Unconscious and trapped in his own mind, Farrell’s only chance for survival rests with Miceral and the peregrine king Rothdin entering his thoughts and helping him sort fact from illusion. To reach Farrell, they will need to rely on an untested spell from one of Kel’s spellbooks. If they succeed, Miceral can guide Farrell home safely. If not, Farrell will destroy not only himself, but Miceral, Rothdin, and everyone around him.

Review:

I really enjoyed the first book in this series The Last Grand Master, and my initial reaction to finishing The Eye and The Arm was ‘wow.’ I think Andrew Q. Gordon has surpassed himself with this instalment of Farrell’s journey. I was on the edge of my seat—and stayed up far too late reading—when I got to the part where Miceral has to enter Farrell’s thoughts to save him, and everyone around him.

This series reminds of why I enjoy well written fantasy. The world building is great—there is a real sense of a world with a rich history, and the descriptions make it very easy to visualise the settings. I loved the glimpse into another interesting culture with The Eye and Arm, as Farrell experiences a new place and culture very different to his own. I love the cultures represented by the various characters in this series, and how their different approaches to life because of their different beliefs. As with most cultures, there is also a good sized amount of politics going on, some in the background, some less than subtle. There is also a fair amount of history which is very important to the story but, it is seeded through the narrative so it remains pertinent and interesting.

The emotional scenes are realistic and gripping—I could feel Miceral’s concern, and fear, for Farrell. I love these guys together, the banter is great, their relationship feels very real, and equal, and while Farrell takes magic for granted and uses it for even little things, Miceral’s reaction to it is very different. He’s learning to accept it more readily because of Farrell but I doubt he’ll ever be truly comfortable with it.

It’s not just Miceral and Farrell who are fully formed characters. The supporting cast are very three dimensional and have also grown since The Last Grand Master. Although Farrell and Miceral are the main characters their romance and story is weaved seamlessly through the plot rather than being the plot. Everyone in the story has their own motivations, gods are real, and there are a few curveballs.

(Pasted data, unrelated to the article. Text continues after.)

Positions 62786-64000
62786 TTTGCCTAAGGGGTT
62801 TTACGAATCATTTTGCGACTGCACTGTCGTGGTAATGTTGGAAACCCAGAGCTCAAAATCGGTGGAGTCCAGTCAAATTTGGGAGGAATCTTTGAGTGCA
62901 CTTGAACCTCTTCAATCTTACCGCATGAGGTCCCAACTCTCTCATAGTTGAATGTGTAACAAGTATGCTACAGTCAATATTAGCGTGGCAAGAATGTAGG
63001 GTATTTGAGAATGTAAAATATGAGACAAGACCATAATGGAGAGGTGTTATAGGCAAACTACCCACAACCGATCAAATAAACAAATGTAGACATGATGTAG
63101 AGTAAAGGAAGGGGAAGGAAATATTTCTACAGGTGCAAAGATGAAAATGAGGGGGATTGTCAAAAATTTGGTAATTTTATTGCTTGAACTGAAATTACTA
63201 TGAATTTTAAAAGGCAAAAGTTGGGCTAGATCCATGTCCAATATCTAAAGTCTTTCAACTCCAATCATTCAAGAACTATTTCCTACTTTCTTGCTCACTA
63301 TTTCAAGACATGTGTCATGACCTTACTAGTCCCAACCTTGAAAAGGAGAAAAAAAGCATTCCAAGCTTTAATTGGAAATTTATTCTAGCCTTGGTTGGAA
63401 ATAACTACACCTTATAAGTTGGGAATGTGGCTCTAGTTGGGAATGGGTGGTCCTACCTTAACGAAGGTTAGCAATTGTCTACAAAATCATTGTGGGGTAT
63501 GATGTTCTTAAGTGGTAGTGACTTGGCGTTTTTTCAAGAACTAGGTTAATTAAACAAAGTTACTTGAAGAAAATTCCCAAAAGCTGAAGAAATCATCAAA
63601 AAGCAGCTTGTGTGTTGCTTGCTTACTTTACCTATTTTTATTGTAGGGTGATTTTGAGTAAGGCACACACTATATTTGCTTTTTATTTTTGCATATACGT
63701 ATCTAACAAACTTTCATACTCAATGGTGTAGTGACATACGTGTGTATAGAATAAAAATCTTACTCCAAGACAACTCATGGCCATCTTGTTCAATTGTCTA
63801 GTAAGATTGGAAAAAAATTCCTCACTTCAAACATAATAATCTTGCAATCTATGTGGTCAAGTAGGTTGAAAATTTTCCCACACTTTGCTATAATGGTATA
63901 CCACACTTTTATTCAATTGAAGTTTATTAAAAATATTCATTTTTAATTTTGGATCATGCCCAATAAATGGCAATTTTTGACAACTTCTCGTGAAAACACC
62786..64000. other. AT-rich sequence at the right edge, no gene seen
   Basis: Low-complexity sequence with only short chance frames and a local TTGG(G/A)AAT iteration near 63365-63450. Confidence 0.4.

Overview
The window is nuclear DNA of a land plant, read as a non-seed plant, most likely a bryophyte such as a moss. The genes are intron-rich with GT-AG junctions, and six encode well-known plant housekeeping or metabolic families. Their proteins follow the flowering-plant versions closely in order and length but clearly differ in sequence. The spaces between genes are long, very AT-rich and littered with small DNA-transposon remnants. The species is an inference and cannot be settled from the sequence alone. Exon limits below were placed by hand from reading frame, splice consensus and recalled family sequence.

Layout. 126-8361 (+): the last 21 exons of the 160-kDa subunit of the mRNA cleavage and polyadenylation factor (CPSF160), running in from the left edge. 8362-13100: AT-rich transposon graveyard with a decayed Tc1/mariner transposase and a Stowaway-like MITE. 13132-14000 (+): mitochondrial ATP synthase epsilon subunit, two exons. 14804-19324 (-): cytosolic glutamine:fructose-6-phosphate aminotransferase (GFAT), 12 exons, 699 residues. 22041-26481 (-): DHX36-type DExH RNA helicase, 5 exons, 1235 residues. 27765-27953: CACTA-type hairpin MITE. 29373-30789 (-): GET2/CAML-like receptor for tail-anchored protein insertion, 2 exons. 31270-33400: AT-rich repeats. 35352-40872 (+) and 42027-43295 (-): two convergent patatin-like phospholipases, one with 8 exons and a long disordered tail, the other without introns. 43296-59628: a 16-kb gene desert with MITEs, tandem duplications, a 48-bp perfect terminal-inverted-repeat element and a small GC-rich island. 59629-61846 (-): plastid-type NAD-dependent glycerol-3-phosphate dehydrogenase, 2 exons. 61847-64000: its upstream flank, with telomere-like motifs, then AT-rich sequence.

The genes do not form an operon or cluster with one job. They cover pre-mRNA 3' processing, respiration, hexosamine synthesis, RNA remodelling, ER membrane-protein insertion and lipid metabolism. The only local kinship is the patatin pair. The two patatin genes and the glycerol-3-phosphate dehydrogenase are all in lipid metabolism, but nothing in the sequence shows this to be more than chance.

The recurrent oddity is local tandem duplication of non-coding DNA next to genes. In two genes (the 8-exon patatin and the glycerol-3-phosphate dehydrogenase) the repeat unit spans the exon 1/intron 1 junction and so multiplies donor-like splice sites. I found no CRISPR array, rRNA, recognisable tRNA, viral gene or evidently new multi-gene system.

I’d highly recommend The Eye And The Arm to readers who enjoy high fantasy with rich characters and world building, and lots of action and drama

Reviewed By: Anne

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Anne Reviews: The Last Grand Master by Andrew Q. Gordon


TITLE: The Last Grand Master
Author: Andrew Q. Gordon
Publisher: DSP Publications
Pages: 370
Characters: Farrell/Miceral
POV: 3rd
Sub-Genre: Fantasy
Kisses: 5

Blurb:

Champion of the Gods, Book 1

In a war that shook the earth, the six gods of Nendor defeated their brother Neldin, god of evil. For three thousand years, Nendor and the Seven Kingdoms have known peace and prosperity and Neldin’s evil was nearly forgotten.

But then Meglar, wizard king of Zargon, unleashes the dark magic of the underworld and creates an army of creatures to carry out his master’s will. One by one, the sovereign realms fall as a new war between the gods threatens to engulf Nendor.

Leading the opposition to Meglar is Grand Master Farrell. Young and untried, Farrell carries a secret that could hold the key to defeating Meglar—or it could destroy the world.

Farrell is joined by Nerti, queen of the unicorns and Miceral, an immortal muchari warrior the Six have chosen as Farrell’s mate. As Farrell and his new allies make plans to counter Neldin’s evil, Meglar forces their hand when he invades a neighboring kingdom. Rushing to help their ally, Farrell and Miceral find themselves in the middle of the battle. Cut off from help, Farrell attempts an untried spell that will either turn the tide or cost he and Miceral their lives.

1st Edition published by Dreamspinner Press, February 2013.
2nd Edition published by DSP Publications, February 2015.

Review:

The Last Grand Master by Andrew Q. Gordon reminds me of why I love reading fantasy series. This book, which is book 1 in the Champion of the Gods series takes the time to set up a realistic world populated by intriguing characters, but doesn’t slow the story down in doing so. It’s not just the two leads—Farrell and Miceral—who are three dimensional but the supporting characters who are interesting in their own right. I loved the unicorns, and their society and relationships with other characters. Very imaginative.